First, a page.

by | Jun 7, 1998 | Creation

Shep looked big as a car to a four-year-old. He belonged to the people across the street from the Clarks who lived three houses down from us towards Oak Park. They didn’t really own him. The way we looked at it, he was the property of all us little brats that lived on Oak Park Avenue during the war. My mother said he was a German Police Dog and anything German or Japanese was bad back then. I would always bring it up that we were German and she would say, “Go on outside and play.”

Looking back, Shep was a pretty smart dog. He could chisel you out of most of your sandwich, cookies, or whatever you had, but he couldn’t get much of our Fleer’s Double Bubble gum. It had just been invented and sold for a penny a piece. When Plemon’s store had it, they would only allow one piece per person from a shipment. I guess sugar rationing was still on. We brats in the neighborhood — guess there were ten or more of us — remind me today of Our Gang, with me playing Spanky. I was always into deep doo for something, however good or bad it might be.

Most of us had Radio Flyer wagons that we could pull around.

They were all in different stages of disrepair, but we had figured out how to jam a stick into the spot where the handle joined the front wheel yoke and the handle would stick up about the heighth of Shep’s back. We would tie a rope to this, then put a loop around Shep’s body and he would pull us around like the stagecoach horses in the movies. We would all take turns riding when we would go to Oak Park. Each of us would get to be pulled five or so house lengths then another would get in for their turn. Seemed like this went on for the longest till one day we brats found out that the neighbors that owned him were moving and we inquired if they had kids where they were moving to for Shep to play with. They said that they wouldn’t be able to take him with them and were going to give him to the pound. Talk about a bunch of unhappy kids, but when we found out that they kill dogs that are there for a few days and aren’t adopted, a bowl of of Prozac for breakfast wouldn’t have made our spirits any better.

A new family was moving in down the street. I had seen them for a few days now, going back and forth in and out of the house carrying stuff from a little trailer behind their car. They had a little girl and I noticed that she was always sitting on the porch or in the shade of a tree in the front yard and her mother carried her everywhere. Being the nosy type, I went and started asking questions, introducing myself and the rest of the gang. Then I asked if the little girl – she must have been my age – could go to the park and play with us. We all had permission to go and the mothers between here and the park watched as we made our journey to play, then returned. She told us that she had to carry Gloria everywhere because she had had polio and that she couldn’t carry her that far. Bingo! We went and got a wagon, hooked it up to Shep, and rode up like Roy Rogers to save the day. We took her to the park every day, put her in the swings, pushed her on the merry-go-round, and did doubles on the seesaws because she couldn’t use her legs.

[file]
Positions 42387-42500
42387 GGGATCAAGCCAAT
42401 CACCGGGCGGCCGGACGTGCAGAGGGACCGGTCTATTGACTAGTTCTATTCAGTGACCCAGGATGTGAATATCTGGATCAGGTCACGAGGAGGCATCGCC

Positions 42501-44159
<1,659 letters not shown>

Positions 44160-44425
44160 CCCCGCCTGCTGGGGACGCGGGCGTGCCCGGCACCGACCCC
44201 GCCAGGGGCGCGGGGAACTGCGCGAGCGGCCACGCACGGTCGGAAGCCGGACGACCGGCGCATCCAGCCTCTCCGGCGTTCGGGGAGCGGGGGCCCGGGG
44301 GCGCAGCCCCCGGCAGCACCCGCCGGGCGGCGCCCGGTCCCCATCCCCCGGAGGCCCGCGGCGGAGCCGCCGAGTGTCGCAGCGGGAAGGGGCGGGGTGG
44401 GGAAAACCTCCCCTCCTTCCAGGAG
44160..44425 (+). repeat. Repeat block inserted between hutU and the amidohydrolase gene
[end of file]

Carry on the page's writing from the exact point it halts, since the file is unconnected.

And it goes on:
Then the dark day loomed, the folks were moving the next day and we didn’t know what to do. We just sat around moping, sometimes crying because we were going to lose Shep. Holy Cow, they were going to kill him. We all begged our parents till they threatened us with our lives to let us adopt Shep, all to no avail.

We were all sitting on the curb in front of my house, in total tears and runny noses, watching the people loading the last of their stuff when I had this brainstorm. “Let’s go sneak a bunch of groceries from our houses, put them in a wagon, hook Shep up to the

wagon and take them to Gloria’s house, then tell her mom that if she will adopt Shep, we can keep playing with her in the park and we will furnish all his food.” Her mother looked us over in silence; I guess looking at our dusty, tear-streaked faces from our sitting by the street all morning crying. I could see tears starting to well up in her eyes as she looked at the wagon piled up high with food. Cans of everything imaginable, Spam, spinach, corn, packages of bologna, loaves of bread, just everything. Shep just stood there, waiting for a command to do something. I finally said, “They are going to kill him if you don’t.” “Then we won’t be able to take Gloria to the park and play with her either,” someone else chimed in.

She said, and the words hung like a dark cold cloud over us as she paused, “I guess we’ll just have to keep him then.” Hooray! We all started dancing around, shouting and carrying on. She finally said for us to take the food back home, that she would get

regular dogfood for Shep. Several of us said we didn’t want to because we didn’t like the stuff anyway, but she insisted.

Well, time rocked on and, lo and behold, Gloria’s father came home with a puppy that looked like a little Shep. He said that older dogs train younger ones to do things easier than people do and they have a better attitude toward their work when they learn from

other dogs. It must be true because it wasn’t long before “Miss Doogey” and Shep were competing to get hooked up to pull Gloria or any of us in the wagon. Mr. Sullivan built a miniature buggy in his garage, just like in the movies, to fit on a sidewalk. It had two poles and traces to hook up Shep and Miss Doogey, and they would bring Gloria everywhere we went so she could play with us.

I have some pictures of that somewhere, probably in my mother’s old cedar chest. I think I’ll get one out and frame it. Might remind me from time to time why I always take food and stuff to P.A.L.S. where they save animals instead of killing them.

Mark Crider